Drone technology – benefiting from innovation


Drone surveys are a faster, safer and more cost-efficient way to survey at height. Sometimes referred to as aerial surveys, UAS (Unmanned Aerial System) surveys, or UAV (Unmanned Aerial Vehicle) surveys, drone surveys are an increasingly popular method of surveying from the air.

  • The Carey Group
  • Wednesday 18th September 2019

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In a fraction of the time it takes to conduct a ground-based survey, a drone can fly and capture imagery of a project site that can then be processed into highly-accurate point clouds compatible with Building Information Modelling (BIM) software.

These point clouds are a 3D visualisation made up of thousands or even millions of georeferenced points which produce an accurate representation of the site, where both horizontal and vertical objects can be mapped.

Since this method of surveying does not require direct contact with the object, drones can be employed for tasks with minimal or no disruption to live processes and with a reduced risk to the health and safety of individuals, which ensures a much better reconstruction of the 3D model.

Drone surveys can be used where access is difficult or restricted, i.e. busy sites, old industrial compounds, buildings or grounds where asbestos or other contaminants are present or where the stability of structures is questionable.

There are numerous benefits achieved through the use of drone-based surveys, these include:

  • Topographical surveys, spot levels, contours, terrain and man-made features can easily be extracted and plotted from the survey.
  • Volumetric analysis, stockpile excavation and even stockpile volumes can be calculated. With the use of specialist software, cut and fill analysis can be performed to a design surface.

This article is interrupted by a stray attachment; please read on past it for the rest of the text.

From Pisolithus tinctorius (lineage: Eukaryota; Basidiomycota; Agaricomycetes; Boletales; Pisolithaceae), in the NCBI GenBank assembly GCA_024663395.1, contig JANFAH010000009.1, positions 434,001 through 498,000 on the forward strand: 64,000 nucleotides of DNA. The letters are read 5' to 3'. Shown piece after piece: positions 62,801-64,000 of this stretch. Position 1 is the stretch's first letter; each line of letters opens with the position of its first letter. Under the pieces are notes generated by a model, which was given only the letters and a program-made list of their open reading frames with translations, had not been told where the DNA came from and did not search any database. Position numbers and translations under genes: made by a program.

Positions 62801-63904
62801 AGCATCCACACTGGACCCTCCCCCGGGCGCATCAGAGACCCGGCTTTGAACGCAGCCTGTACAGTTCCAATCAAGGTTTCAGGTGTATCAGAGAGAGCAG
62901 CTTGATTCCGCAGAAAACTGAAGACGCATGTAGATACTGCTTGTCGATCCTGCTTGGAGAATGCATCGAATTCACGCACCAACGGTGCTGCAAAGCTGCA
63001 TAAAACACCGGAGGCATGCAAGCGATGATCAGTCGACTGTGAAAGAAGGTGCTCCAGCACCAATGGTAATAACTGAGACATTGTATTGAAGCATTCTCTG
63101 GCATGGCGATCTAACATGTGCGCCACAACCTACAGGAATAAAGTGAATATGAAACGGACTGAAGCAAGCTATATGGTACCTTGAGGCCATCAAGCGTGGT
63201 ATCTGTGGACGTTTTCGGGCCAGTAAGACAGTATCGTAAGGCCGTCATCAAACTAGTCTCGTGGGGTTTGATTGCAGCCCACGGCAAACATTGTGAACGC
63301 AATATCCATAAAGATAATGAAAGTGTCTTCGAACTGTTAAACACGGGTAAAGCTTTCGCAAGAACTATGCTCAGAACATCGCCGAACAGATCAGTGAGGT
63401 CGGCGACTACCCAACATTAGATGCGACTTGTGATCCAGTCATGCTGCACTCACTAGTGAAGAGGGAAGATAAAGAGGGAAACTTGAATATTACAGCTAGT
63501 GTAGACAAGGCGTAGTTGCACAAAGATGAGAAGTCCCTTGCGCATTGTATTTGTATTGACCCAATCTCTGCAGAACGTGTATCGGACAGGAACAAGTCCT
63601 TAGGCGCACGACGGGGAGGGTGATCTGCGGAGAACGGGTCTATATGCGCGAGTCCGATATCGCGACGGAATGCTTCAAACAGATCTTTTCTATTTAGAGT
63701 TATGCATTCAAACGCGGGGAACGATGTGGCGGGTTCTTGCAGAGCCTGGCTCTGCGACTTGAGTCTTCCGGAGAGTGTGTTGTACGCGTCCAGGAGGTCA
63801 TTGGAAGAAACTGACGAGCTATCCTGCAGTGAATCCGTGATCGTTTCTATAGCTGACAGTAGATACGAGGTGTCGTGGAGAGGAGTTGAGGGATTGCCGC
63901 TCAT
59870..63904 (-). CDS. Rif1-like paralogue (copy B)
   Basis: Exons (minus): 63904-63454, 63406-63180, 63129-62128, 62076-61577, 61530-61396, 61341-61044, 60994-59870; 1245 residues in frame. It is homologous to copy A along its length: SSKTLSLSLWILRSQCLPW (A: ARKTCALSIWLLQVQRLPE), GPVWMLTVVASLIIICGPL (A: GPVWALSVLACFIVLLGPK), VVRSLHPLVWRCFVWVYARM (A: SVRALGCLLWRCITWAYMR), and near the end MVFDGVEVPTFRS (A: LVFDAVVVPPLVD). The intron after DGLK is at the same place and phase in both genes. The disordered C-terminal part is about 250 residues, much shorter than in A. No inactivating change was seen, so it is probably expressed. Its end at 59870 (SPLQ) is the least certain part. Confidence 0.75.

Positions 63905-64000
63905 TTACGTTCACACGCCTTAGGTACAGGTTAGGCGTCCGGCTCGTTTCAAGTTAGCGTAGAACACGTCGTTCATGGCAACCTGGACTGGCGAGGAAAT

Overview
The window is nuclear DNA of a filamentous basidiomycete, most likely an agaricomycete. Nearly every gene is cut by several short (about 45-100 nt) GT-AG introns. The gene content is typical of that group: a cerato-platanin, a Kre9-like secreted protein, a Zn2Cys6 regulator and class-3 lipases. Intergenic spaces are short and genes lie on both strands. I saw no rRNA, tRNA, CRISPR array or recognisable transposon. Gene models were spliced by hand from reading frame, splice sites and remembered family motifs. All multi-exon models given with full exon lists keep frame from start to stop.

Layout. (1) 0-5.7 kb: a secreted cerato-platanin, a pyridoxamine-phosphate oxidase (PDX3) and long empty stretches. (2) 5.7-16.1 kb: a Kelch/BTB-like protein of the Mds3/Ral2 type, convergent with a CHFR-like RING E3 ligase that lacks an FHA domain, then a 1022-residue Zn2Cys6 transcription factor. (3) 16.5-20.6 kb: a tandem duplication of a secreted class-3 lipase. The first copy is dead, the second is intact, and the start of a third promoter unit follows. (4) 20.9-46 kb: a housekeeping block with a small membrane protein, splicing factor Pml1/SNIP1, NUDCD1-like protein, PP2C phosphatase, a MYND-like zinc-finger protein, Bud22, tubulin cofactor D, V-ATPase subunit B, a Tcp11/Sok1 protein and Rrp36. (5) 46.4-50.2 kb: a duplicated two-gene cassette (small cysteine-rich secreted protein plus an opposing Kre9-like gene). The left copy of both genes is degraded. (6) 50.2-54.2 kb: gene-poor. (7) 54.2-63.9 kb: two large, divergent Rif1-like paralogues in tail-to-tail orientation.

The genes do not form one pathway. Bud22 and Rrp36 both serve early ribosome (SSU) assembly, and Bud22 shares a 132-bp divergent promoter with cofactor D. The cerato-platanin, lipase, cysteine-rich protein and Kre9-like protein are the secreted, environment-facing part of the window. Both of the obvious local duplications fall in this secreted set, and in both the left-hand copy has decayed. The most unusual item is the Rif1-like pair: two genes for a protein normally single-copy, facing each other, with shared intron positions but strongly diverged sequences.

• 3D model generation can be employed when there is a requirement for precise 3D reconstruction of an object.
  • When a remote or inaccessible structure needs to be inspected, close up shots can be provided.
  • Images true to scale can be made to determine accurate quantities for reporting or billing without the need to go onsite. These can also be employed as irrefutable proof that particular progress was made on a specified day.

Even compared to new measurement equipment, such as GPS Rover, the drone has many advantages, these include:

  • Survey speed – A 30 minute drone flight at an 85 metre altitude will cover an area of 250,000m2, equivalent to 40 football pitches. Compared to traditional methods, it would take a surveyor 30 hours to survey the same area on a 5 metre grid.
  • The reliability of the data is much greater with drone surveys – This is because the end result is point cloud based, sub centimetre density, compared to one point every several metres with traditional methods.
  • Drone surveys are a relatively cost effective way of taking surveys, measurements and images. They can be used an alternative to laser scanning at a fraction of the cost.

The drone industry has seen a boom over the past 5 years, with survey grade, off the shelf packages available for a moderate cost. It is expected that drones will eventually become common place in the surveying industry as they are now at Careys.

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